Judi: [00:10:45] Yeah, I don’t know that I have a good answer for that, Eve. When we started this firm and in grad school, I actually focused primarily on the concept of impact evaluation. And I did that through the lens of microfinance. And I found that impact can really only truly be defined from the perspective of those who are impacted. Right?
Eve: [00:11:13] Yes.
Judi: [00:11:14] So if we have the World Bank and the IMF and, you know, professors, folks who are, you know, doing extensive literature review and trying to create some sort of standardized framework by which we can measure something like, for example, a quality of life indicators over the life of the loan. We can’t do that in a meaningful way without also being able to source those indicators from people who are served. So, we have a really amazing intern from UC Berkeley right now who’s helping us to develop our theory of change.
Eve: [00:11:54] Mm hmm. I would love to see it. We developed our own little change index, which is our impactful tool and probably out of the same frustration or comments that you just made. I mean, in the physical world, you know, the impact tools we had when we developed this were leads ratings and oh, God, I don’t even know what else. But those those types of ratings for everyday people just make no sense at all.
Judi: [00:12:22] Yep.
Eve: [00:12:22] I mean, they had enough for me, a professional, to understand.
Judi: [00:12:26] Yep.
Eve: [00:12:27] I dug into my urban design background and my understanding of spaces and where people like to be and like to exist in affordable housing and job creation to kind of create a much simpler, more flexible view of what impact might be.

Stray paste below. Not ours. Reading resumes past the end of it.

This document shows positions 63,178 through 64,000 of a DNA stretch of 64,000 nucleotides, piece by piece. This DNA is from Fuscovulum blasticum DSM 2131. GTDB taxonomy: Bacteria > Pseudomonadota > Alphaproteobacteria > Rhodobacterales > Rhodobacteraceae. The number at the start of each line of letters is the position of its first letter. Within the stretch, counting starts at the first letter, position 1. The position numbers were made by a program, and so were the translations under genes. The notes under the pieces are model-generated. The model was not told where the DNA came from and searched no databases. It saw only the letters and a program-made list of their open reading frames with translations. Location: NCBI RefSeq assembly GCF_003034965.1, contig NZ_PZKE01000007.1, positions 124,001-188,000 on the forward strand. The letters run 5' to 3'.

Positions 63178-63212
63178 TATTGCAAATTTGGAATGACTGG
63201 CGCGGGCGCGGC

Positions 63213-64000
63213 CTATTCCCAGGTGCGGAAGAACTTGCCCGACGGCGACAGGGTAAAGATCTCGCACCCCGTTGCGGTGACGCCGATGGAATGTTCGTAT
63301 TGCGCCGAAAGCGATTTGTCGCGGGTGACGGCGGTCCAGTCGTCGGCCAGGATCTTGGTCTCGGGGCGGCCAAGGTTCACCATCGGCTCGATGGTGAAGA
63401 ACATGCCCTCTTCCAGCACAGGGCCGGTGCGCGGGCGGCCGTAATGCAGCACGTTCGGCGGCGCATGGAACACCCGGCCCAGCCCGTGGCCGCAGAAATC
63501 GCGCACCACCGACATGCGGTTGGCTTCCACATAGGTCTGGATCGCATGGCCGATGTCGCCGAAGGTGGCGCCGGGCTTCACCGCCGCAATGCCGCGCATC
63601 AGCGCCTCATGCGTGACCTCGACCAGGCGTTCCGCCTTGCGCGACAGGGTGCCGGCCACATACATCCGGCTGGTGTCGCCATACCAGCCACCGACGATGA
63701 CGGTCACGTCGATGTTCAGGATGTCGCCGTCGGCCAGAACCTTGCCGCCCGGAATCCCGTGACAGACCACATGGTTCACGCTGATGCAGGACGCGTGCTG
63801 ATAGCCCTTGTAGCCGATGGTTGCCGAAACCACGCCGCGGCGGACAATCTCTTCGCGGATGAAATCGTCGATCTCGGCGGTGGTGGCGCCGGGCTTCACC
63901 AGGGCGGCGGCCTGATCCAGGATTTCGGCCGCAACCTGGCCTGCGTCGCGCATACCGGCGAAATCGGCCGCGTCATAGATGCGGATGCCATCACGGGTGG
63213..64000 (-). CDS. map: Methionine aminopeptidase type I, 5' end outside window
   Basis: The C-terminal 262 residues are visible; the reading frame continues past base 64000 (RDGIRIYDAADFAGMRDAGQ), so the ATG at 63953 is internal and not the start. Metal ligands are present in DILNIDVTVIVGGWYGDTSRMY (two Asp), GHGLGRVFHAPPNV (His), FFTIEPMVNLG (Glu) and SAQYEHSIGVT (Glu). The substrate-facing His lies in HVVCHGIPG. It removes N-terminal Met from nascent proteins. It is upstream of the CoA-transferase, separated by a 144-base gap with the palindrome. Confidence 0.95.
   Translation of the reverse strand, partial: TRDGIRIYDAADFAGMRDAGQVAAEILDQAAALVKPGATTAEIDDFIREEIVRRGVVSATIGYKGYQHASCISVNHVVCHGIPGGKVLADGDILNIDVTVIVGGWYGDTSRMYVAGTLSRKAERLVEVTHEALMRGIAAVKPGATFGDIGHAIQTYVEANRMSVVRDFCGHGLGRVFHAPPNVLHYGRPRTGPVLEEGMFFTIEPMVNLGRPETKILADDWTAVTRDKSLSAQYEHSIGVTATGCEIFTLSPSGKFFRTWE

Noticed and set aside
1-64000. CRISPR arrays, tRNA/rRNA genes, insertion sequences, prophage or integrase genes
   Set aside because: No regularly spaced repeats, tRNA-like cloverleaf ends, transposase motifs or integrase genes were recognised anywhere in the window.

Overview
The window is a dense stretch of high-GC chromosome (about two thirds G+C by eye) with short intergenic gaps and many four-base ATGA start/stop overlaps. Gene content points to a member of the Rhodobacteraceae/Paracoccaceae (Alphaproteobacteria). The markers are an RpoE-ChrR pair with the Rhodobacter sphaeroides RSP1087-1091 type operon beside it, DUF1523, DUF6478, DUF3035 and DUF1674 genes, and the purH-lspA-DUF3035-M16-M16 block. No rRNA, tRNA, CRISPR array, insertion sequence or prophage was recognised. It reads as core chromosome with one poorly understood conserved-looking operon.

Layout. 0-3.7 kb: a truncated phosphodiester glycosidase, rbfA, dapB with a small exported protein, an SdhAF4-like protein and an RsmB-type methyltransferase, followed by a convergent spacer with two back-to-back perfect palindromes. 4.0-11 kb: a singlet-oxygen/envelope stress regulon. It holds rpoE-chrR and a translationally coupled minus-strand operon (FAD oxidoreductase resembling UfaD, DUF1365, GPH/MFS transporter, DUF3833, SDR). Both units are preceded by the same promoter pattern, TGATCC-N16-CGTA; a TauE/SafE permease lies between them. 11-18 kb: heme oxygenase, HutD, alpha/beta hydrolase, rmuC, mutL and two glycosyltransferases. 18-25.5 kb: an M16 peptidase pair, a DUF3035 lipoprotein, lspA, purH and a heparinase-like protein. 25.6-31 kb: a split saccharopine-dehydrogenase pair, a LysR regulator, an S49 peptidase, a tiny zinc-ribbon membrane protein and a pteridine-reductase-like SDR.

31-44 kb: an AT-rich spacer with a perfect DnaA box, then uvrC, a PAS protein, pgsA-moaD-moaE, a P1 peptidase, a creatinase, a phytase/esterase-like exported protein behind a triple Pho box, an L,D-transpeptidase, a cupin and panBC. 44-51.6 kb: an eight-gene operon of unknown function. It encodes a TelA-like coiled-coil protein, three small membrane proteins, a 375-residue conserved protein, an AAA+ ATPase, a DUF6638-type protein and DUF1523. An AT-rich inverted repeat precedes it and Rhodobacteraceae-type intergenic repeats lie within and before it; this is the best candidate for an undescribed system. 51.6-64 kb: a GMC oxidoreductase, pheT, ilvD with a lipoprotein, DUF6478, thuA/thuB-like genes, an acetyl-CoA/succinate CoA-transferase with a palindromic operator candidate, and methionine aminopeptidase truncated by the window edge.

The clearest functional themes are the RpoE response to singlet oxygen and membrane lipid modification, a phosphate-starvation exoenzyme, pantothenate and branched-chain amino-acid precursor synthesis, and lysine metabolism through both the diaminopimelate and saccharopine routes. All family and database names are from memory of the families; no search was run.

Judi: [00:12:43] Yep.
Eve: [00:12:43] And some of the indices out there were just downright scary.
Judi: [00:12:48] Yeah, and inaccessible, right?
Eve: [00:12:50] Very, very inaccessible. Well, you know, we work with regulation crowdfunding, which demands accessibility. The rule actually says that we need to write everything in plain English.
Judi: [00:13:01] Yep.
Eve: [00:13:02] And so that was kind of the driving force behind our stupid simple index.
Judi: [00:13:08] Yeah.
Eve: [00:13:09] Which actually took an awful long time to develop and figure out how it might work, applied to real estate. Not easy. Yeah. Yeah. I can imagine what you’re doing is even harder.
Judi: [00:13:21] Well I had a feeling, Eve, that this was definitely a topic that we could explore together because…
Eve: [00:13:30] Yes.
Judi: [00:13:30] Right, you accidentally start a civic design firm and accidentally become a human centered designer, and then you have to come up with something to call yourself so that the world knows how to position you within these structures that tell us where people are. Right?
Eve: [00:13:50] Yes.
Judi: [00:13:50] And so I took on this title of Chief Impact Officer, you know, a good six years ago. And I’ve realized that I don’t like any of those words.
Eve: [00:14:03] Yes.
Judi: [00:14:04] I don’t like chief. I am leery of the term impact because…
Eve: [00:14:09] I don’t like titles like Period.
Judi: [00:14:14] And I certainly don’t want to be known as an officer because, you know, I think that word from a public administration perspective, Eve, stay with me here, the idea that, you know, in the public sector, so many of our institutions are designed according to arbitrary hierarchies. Right. A lot of that comes from the sort of command and control this kind of like militaristic aspect of governance. So a lot of the language was
Eve: [00:14:49] Very, very male, you know.